The U.S. national motto is now on display in a place of prominence in many Texas public schools, thanks to a new state law.

Senate Bill 797, which was actually passed during the 2021 legislative session, compels public elementary schools, middle schools, high schools, and institutions of higher learning to display “a durable poster or framed copy” of the motto “In God We Trust” “in a conspicuous place in each building of the school.”

The poster must also feature the American flag and the state flag of Texas. It also cannot contain any other “words, images, or other information.”

There is one major stipulation, however: The posters or framed copies must either be given to a school by a private donor or purchased by a school using funds “from private donations.”

And several Texas-based companies have happily obliged.

Patriot Mobile, a self-proclaimed “Christian conservative” wireless service provider based in Texas, has already furnished posters for every campus in the Carroll and Northwest Independent School Districts, among others. According to a company Facebook post, Patriot Mobile pledges to continue donating posters “until all the schools in the [Dallas/Fort Worth] area receive them.”

“We are honored to be part of bringing God back into our public schools!” the post continues.

Private individuals are also participating in the new law. According to CNN, one private resident has donated posters for Keller ISD, also near Forth Worth.

The law was initially proposed by Sen. Bryan Hughes, a Republican from East Texas. So far, he’s been pleased with the results.

“The national motto, In God We Trust, asserts our collective trust in a sovereign God,” Hughes wrote on Twitter earlier this week.

Bill co-sponsor Tom Oliverson, a Houston-area Republican state representative, is likewise optimistic about the displays.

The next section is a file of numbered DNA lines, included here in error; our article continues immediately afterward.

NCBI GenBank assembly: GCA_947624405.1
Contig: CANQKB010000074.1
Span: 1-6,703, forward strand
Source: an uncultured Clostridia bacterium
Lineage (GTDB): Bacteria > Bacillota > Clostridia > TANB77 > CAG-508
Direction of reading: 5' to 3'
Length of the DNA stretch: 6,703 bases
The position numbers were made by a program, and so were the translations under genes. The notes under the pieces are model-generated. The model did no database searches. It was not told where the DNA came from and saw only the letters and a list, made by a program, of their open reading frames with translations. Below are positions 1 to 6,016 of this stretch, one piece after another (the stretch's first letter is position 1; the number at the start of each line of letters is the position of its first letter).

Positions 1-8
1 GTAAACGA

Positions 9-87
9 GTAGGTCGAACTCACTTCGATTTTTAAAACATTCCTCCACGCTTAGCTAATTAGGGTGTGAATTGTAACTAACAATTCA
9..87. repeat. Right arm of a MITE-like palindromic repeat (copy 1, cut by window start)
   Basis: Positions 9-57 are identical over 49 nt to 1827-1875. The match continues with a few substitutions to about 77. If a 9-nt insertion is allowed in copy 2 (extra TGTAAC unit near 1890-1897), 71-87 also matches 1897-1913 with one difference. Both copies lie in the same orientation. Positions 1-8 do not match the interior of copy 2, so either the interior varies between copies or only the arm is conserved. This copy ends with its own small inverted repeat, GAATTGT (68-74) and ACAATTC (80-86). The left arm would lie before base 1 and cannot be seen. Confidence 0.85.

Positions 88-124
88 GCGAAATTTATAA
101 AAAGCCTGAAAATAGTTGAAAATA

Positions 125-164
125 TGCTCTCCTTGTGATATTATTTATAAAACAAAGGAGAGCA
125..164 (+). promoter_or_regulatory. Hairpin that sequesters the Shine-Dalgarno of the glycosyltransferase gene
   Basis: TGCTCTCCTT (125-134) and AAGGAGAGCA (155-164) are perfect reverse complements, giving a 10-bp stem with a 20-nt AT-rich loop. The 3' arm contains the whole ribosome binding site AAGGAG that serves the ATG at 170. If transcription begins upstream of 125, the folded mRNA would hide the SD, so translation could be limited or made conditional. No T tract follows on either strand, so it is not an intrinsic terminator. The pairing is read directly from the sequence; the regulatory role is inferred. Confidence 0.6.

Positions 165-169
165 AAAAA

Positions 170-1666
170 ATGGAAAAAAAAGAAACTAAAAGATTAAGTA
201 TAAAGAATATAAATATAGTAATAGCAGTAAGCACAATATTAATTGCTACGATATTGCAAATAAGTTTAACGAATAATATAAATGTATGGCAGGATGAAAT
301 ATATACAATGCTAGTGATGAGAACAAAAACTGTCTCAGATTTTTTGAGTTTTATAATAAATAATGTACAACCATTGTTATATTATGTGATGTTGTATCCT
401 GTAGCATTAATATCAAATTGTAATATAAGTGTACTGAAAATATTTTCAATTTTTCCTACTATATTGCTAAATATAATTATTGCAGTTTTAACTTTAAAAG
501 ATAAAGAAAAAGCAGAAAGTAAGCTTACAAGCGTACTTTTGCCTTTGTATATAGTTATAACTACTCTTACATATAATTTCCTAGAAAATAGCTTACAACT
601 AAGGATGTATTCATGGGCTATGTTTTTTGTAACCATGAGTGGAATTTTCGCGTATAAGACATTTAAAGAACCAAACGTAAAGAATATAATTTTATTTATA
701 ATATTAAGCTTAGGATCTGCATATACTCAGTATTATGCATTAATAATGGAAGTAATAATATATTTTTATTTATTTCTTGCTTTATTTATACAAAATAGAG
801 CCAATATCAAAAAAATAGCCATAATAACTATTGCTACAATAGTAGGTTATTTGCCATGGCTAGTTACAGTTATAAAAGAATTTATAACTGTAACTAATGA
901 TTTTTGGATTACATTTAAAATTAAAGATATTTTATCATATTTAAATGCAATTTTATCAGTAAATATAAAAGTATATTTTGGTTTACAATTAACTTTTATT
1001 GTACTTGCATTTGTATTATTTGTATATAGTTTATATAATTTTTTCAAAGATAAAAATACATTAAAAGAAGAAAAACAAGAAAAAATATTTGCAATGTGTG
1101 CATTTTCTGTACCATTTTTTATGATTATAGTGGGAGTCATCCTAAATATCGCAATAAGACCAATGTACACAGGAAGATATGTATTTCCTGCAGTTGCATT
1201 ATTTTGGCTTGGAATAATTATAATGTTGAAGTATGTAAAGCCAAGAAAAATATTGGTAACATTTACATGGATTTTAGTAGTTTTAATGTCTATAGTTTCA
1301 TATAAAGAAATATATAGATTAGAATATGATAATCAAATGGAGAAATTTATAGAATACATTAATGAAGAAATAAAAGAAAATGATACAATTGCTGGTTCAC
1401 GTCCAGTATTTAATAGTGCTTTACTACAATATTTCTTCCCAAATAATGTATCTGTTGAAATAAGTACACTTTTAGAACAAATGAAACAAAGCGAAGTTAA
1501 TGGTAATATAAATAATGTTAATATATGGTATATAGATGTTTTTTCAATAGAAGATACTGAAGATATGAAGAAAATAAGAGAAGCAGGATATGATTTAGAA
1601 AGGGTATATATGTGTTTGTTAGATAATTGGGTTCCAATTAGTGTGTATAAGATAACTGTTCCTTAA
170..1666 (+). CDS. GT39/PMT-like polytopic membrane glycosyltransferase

“We just felt like it was a great opportunity to display our national motto in our public schools,” Oliverson said. “This was a idea I had after seeing something similar happen in a couple different states.”

Oliverson also told reporters that the public response he has received regarding the bill has been positive, according to Chron. However, the bill has some vocal detractors. The Southlake Anti-Racism Coalition has openly expressed its disapproval with the measure.

“SARC is disturbed by the precedent displaying these posters in every school will set and the chilling effect this blatant intrusion of religion in what should be a secular public institution will have on the student body, especially those who do not practice the dominant Christian faith,” the group said in a public statement.

Though the bill passed and was officially put into effect last September, parents, teachers, and schools were focused on re-opening after the COVID shutdown and didn’t really address the new law until this year, according to the Texas Tribune.

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